My yoga practice



One of my friends, Peentz, asked these two questions of our Yoga Sutra study group:

• Do you practice the 8 limbs of yoga as defined in the second chapter of the Patañjali’s Yoga Sutras?
• Do you carve out specific time each day for practice?

For me the simplest answers are Yes and Yes. Here is a longer answer. Ever since I learned about the Yoga Sutras, I became really interested in learning more about them. In the last decade I have been trying to answer the simple question: Can the Yoga Sutras be applied today?

Once I made a commitment to follow yoga as my main system for living a fulfilling life, I keep revisiting a fundamental question: What is Yoga? Over time the definitions have changed, with some definitions staying the same for a good while and others lasting only a few weeks or months. At this point, the definition that seems more direct, complete and comprehensive is Yoga is Presence. At any point I can use the definition to check if I am fully aware of where I am and what I am doing. Inevitably, as I check in during my day, I have noticed that some of my tendencies, inclinations and ways of being can be either an obstacle to be fully present. In other cases, some of my ways of being serve as useful ways to move towards being present. Why is this important? Because I am interested in enhancing the quality of my participation in my life, to contribute my presence to the world with greater clarity, kindness and compassion. There are always reminders that I am still learning. This is where I have found that a consistent practice is very helpful to diminish obstacles, inefficiencies and distractions on the journey to presence.

For several years there have been two aspects to my practice. First, there is my daily formal practice and second is the practice of showing up to my life to the best of my ability. These two aspects of the practice act synergistically, each one provides feedback and reinforces the other. In addition to presence, there is one idea shared by my formal and informal practice, Range of Action. In my opinion the guiding value in many societies, particularly in the society I live in, is the concept of “MORE.” It is prevalent in our economy and in how marketing works, by selling us the idea that we are not enough, not strong enough, not beautiful enough, not intelligent enough, not rich enough, not flexible enough, not traveled enough. The list seems never ending. When I believed the idea that more is always better, my internal life seemed to always have a low-level anxiety that influenced everything I did, what I felt, what I thought and how I interacted with others. No matter how hard I tried, I still ended up feeling that I was never enough. It was exhausting and unhelpful. Once I stop believing in the notion of more as the guiding principle to my life, I could recognize the abundance and richness of life everywhere. Rather than trying to accumulate more possessions and experiences I recognized that it is, at least for me, more important to focus my energy on the quality of my participation in my life. The quality of my participation is closely related to the idea of Range of Action. Everything in the world has a natural and organic range of action. Thus, we can experience enthusiasm and dejection, sadness and joy, ease and discomfort, vitality and exhaustion. And, since we are not digital beings, we are not limited to 0 or 1, to either feeling joy or sadness. We are lucky enough to be able to feel a wide range of emotions and sensations. Range of action applies to our emotions, our breath, our muscular engagement and to our mental activity. In both aspects of my practice I am curious to exploring a healthy range of action at the physical, mental and emotional levels. In the process of exploring it becomes obvious that these aspects of ourselves articulate elegantly to enable us to respond intelligently and appropriately to every situation and interaction that we find ourselves in. Presence and Range of Action are the guiding principles of my practice.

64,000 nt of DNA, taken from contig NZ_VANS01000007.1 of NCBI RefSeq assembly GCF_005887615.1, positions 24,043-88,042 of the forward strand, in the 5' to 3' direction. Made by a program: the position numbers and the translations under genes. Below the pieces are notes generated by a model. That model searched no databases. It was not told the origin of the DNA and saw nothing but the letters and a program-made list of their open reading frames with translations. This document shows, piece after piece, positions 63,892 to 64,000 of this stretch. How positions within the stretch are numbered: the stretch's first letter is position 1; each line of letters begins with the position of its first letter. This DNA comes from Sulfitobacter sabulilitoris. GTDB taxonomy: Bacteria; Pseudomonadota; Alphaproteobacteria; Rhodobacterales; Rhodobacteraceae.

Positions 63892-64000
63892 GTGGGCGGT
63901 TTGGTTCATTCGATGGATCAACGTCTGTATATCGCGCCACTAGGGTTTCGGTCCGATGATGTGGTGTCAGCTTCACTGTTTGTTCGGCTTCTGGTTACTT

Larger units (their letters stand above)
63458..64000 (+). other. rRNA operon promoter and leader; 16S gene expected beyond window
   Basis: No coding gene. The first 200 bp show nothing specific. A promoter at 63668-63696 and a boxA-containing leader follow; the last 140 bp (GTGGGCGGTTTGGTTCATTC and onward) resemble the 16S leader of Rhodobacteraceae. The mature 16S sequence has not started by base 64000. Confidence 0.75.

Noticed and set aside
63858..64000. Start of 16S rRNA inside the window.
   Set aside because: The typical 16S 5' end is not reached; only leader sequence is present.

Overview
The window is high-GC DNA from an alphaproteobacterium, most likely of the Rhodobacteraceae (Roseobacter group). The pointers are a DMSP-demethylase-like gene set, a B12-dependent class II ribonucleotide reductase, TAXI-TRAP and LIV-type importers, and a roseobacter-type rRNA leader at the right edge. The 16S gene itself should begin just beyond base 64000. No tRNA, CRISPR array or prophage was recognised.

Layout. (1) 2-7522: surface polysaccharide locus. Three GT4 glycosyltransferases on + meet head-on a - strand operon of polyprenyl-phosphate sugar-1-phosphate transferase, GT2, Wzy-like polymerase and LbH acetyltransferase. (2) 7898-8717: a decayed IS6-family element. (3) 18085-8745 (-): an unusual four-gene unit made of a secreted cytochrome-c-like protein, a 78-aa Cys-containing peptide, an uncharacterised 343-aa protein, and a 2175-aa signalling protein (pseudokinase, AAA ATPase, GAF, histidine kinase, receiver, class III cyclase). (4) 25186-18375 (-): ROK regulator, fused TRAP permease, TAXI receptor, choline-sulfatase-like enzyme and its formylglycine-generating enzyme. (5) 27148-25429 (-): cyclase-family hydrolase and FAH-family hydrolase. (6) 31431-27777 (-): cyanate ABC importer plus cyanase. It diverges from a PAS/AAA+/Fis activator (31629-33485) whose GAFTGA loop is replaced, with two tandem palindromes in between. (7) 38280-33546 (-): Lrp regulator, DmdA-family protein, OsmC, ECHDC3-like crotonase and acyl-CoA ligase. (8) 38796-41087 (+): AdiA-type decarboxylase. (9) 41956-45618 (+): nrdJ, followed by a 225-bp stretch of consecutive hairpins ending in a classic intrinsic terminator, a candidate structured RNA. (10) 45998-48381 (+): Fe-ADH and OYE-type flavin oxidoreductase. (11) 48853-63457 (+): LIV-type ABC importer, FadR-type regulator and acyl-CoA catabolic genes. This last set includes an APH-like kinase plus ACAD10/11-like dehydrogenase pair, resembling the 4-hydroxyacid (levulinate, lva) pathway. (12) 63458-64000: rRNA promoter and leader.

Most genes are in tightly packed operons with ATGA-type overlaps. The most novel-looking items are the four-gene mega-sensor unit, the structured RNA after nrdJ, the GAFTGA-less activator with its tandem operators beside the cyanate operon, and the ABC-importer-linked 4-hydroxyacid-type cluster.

Formal Practice

In my daily formal practice, I explore the natural range of action in my joints, muscles, breathing and capacity to focus. I use the following yoga techniques in my explorations:

• Mindful movement of the main sections of my spine
• A concentration and coordination practice called the Dance of Shiva.
• Agni Sara
• A selection of postures (asanas) moving slowly from one to the next (vinyasa). The guiding principle for my postural (asana) practice is movement of the spine according to all of its natural directions. These spinal movements are complemented by the actions of the shoulder girdle and hip girdle. I complete this portion of the practice with corpse posture (shavasana). In my physical practice I modulate the level of muscular engagement to facilitate circulation, so that it tends to stay within a 40-75% muscular engagement.
• A systematic breathing (pranayama) practice including traditional breathing techniques (ashvini mudra, kapalabhati, bhastrika, shitali, dirgha puraka, dirgha rechaka, nadi shodana and some retentions.
• Yogic meditation, usually mantra recitation (japa).